ROME, June 10- Vladimir Putin makes a rare international outing on Wednesday with a high-profile visit to Italy and the Vatican two days after the G7 threatened him with tougher sanctions over Ukraine.
The Russian president is due in Milan to visit his country’s pavilion at the World Expo and will travel on to Rome, where an audience with Pope Francis is expected to focus on Ukraine amid fears a second ceasefire agreed in February is falling apart.
In Milan, Putin will be greeted by Italian premier Matteo Renzi, one of the G7 leaders who signed up to Monday’s warning that the major powers “stand ready to take further restrictive measures to increase cost on Russia should its actions so require”.
The statement reflected concern about a recent flare-up in fighting in eastern Ukraine, where the West accuses Russia of providing game changing military support to pro Moscow rebels who control parts of two Russian speaking regions.
Ukraine this week said Russian aid had allowed the separatist forces in the east to establish a 42,500 strong fighting force.
Putin says any Russians fighting alongside the rebels are volunteers “answering a call of the heart”.
– 30-billion euro trade ties –
Italy has long had an important economic relationship with Russia and political ties were sufficiently close prior to the eruption of the Ukraine crisis for Russia’s Baltic neighbours to object to an Italian, Federica Mogherini, being named the EU’s foreign policy chief last year amid claims she would be too soft on Moscow.
According to the foreign ministry, Italy is Russia’s third biggest trading partner after China and Germany. Exchanges between the two countries were worth just over 30 billion euros ($33.9 billion) last year, down by over a billion euros from 2013 due to sanctions and their knock-on effect on the Russian economy.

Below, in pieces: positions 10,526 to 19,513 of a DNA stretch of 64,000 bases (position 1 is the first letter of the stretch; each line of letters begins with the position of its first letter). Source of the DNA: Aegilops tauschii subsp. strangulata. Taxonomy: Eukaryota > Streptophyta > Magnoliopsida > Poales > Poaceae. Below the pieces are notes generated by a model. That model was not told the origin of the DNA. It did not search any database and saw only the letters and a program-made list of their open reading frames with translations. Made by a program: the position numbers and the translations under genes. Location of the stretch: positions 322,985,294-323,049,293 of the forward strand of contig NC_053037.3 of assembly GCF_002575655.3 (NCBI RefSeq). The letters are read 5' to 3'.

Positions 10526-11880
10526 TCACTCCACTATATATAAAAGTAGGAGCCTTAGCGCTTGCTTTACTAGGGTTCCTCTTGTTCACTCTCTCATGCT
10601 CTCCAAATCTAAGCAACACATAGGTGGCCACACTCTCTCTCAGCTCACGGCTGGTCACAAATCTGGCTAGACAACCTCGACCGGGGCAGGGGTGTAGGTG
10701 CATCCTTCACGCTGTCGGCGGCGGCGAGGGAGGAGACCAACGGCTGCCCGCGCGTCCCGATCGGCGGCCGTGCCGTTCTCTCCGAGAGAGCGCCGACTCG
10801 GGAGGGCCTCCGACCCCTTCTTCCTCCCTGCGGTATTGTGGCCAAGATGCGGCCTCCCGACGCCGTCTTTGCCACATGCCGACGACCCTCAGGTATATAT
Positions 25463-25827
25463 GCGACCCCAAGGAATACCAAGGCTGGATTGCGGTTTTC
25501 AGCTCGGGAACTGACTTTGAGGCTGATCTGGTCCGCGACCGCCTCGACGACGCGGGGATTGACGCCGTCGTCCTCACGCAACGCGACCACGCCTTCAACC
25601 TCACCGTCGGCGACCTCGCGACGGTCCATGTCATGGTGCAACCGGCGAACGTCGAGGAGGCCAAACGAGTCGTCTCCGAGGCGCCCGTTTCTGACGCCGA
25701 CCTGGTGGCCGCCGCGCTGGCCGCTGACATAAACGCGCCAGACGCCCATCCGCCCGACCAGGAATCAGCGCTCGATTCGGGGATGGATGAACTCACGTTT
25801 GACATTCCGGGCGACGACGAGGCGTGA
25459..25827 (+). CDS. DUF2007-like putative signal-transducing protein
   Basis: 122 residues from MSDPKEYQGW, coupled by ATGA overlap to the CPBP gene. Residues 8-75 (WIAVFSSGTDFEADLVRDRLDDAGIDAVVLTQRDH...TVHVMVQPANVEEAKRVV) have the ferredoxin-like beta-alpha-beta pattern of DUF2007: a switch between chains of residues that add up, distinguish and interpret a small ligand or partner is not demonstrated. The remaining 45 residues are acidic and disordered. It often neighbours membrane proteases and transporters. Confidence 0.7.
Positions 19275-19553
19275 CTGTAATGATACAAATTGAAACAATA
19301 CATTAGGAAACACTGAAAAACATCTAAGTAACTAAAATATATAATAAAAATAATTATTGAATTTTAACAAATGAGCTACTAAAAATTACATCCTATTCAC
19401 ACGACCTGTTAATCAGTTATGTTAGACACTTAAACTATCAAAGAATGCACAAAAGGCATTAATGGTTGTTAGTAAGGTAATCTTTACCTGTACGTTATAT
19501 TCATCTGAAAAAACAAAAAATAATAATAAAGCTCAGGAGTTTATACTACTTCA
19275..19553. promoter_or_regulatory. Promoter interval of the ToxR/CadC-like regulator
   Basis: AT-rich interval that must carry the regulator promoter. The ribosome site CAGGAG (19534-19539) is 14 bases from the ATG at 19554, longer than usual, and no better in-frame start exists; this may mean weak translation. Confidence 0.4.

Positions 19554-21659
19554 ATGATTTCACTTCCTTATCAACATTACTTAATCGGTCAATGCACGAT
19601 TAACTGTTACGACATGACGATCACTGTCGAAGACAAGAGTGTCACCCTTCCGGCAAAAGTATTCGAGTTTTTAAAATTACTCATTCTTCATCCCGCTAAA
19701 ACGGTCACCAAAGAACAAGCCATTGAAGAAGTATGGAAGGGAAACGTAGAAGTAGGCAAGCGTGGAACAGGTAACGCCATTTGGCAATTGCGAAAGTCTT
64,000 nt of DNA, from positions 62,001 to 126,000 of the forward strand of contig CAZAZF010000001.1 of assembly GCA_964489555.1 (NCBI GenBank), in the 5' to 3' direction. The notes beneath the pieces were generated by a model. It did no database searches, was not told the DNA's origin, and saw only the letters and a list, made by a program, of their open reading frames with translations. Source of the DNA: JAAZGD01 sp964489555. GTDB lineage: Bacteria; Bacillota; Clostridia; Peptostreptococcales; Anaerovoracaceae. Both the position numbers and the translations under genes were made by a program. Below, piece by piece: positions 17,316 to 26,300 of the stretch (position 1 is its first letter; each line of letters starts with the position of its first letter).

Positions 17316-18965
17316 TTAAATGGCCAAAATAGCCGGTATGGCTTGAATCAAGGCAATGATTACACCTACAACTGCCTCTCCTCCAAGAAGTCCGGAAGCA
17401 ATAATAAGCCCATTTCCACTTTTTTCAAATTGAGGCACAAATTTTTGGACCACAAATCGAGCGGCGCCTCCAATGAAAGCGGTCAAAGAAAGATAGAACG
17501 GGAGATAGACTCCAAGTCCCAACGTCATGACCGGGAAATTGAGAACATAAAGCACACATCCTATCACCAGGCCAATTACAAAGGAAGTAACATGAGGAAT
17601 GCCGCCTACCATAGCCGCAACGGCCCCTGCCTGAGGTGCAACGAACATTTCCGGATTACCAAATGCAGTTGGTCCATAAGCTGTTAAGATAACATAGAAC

Renzi has said he will not be lecturing the Russian leader during their talks on Wednesday morning, while stressing that Italy stands fully behind international demands that Moscow ensure the respect of a second ceasefire between Kiev and the rebels that was agreed in Minsk in February.
“I have nothing to explain to him that he does not know already: the compass, the guiding star is the Minsk agreement,” Renzi said at the end of the G7, striking a notably different tone to Barack Obama.
The US president said Putin was wrongheadedly trying to recreate the glories of the Soviet empire.
Foreign Minister Paolo Gentiloni said on Monday that Italy wanted to see more dialogue with Russia on issues other than Ukraine and increased business ties.
“The fact that we are going through a period of tension related to Ukraine should not prejudice the need for dialogue with Russia on many international issues and the existence of economic relations which, in sectors not subject to sanctions, should not have any brake applied to them,” he said.
“Russia is trying to diversify its economy because of the (low) oil price and this can be an additional opportunity for Italian companies in infrastructure and other areas.”
– Still a player? –
Analysts say Putin’s meetings with Renzi, recently elected president Sergio Mattarella and the pope will play well to his domestic audience, giving the impression he remains a player on the global stage.
The Vatican has been criticised, notably by the Rome aligned Greek Catholic minority in Ukraine, for failing to overtly criticise Moscow’s actions in Ukraine.
But the crisis has also caused a historic rapprochement between the Vatican and the Russian Orthodox church to stall since Putin last visited the pope in November 2013, dashing hopes the Argentinian pontiff could become the first pope to visit Moscow since the 11th Century schism between Eastern and Western Christianity.
After his visit to the Vatican, Putin is expected to call on long-standing friend Silvio Berlusconi, the media tycoon and disgraced former Italian Prime Minister. The two men, who have regularly holidayed together, last met in Milan in October, carousing together until 3:00am while Berlusconi was still serving a community service order for tax fraud.